SWAT team rescues us from organic okra
Aug 17, 2013
A small organic farm in Arlington, Texas, was the target of a massive police action last week that included aerial surveillance, a SWAT raid and a 10-hour search.
Members of the local police raiding party had a search warrant for marijuana plants, which they failed to find at the Garden of Eden farm. But farm owners and residents who live on the property told a Dallas-Ft. Worth NBC station that the real reason for the law enforcement exercise appears to have been code enforcement. The police seized "17 blackberry bushes, 15 okra plants, 14 tomatillo plants ... native grasses and sunflowers," after holding residents inside at gunpoint for at least a half-hour, property owner Shellie Smith said in a statement. The raid lasted about 10 hours, she said....
She said the police didn't produce a warrant until two hours after the raid began, and officers shielded their name tags so they couldn't be identified. According to ABC affiliate WFAA, resident Quinn Eaker was the only person arrested -- for outstanding traffic violations....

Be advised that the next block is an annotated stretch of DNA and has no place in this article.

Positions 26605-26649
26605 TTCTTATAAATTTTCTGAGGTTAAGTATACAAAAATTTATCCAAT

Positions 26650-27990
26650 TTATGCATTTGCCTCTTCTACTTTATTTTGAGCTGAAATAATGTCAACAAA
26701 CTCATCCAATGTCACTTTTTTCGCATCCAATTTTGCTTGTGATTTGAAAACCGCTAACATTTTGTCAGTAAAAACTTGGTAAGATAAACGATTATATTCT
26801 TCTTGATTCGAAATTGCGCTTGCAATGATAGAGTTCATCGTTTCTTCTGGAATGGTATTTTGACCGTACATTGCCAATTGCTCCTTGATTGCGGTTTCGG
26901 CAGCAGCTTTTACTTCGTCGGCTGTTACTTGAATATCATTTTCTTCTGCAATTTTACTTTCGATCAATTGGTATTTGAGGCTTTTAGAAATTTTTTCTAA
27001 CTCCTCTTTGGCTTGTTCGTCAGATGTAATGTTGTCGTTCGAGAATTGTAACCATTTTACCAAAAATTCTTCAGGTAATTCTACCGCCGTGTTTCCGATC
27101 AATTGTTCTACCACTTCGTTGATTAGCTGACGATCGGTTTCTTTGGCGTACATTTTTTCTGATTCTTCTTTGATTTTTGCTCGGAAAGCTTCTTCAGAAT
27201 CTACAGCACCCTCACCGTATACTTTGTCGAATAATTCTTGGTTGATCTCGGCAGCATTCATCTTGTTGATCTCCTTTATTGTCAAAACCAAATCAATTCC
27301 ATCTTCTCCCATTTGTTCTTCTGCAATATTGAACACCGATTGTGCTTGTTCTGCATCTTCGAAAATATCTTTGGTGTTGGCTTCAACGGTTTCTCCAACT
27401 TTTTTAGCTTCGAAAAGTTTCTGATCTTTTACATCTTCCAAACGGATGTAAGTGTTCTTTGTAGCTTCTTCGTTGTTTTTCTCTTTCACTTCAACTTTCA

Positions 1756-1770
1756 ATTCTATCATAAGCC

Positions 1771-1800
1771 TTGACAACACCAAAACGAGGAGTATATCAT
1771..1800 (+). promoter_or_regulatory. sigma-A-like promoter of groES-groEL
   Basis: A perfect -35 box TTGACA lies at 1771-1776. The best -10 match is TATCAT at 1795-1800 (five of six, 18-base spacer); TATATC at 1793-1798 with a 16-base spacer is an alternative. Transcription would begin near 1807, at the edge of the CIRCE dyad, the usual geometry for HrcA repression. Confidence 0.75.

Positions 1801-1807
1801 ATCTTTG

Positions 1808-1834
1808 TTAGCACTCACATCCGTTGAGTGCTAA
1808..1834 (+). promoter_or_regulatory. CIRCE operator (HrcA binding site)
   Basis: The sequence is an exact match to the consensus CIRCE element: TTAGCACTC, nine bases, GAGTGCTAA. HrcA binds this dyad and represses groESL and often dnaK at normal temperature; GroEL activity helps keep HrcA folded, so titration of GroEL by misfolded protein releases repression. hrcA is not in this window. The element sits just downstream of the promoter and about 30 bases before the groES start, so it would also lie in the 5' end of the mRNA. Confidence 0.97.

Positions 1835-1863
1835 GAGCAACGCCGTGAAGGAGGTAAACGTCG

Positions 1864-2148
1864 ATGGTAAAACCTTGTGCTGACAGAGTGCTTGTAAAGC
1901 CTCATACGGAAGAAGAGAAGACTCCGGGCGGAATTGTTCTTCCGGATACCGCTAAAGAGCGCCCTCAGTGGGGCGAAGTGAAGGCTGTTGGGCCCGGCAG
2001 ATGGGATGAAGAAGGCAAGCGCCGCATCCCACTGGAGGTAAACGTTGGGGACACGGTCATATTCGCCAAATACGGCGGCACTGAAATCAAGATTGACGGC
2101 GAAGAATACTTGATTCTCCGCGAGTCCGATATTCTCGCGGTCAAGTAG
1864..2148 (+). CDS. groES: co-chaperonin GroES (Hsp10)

The raid on the Garden of Eden farm appears to be the latest example of police departments using SWAT teams and paramilitary tactics to enforce less serious crimes.
COMMENT: It sounds to me like the SWAT teams don't have enough terrorist work to do, so now they are expanding their scope to justify their jobs. The police claimed they were searching for marijuana plants, so why did they sieze blackberry plants, okra, and tomatillo plants? Perhaps the SWAT team doesn't know the difference.
I wonder how much this ten-hour raid cost the taxpayers.
Dr. Stephen Jones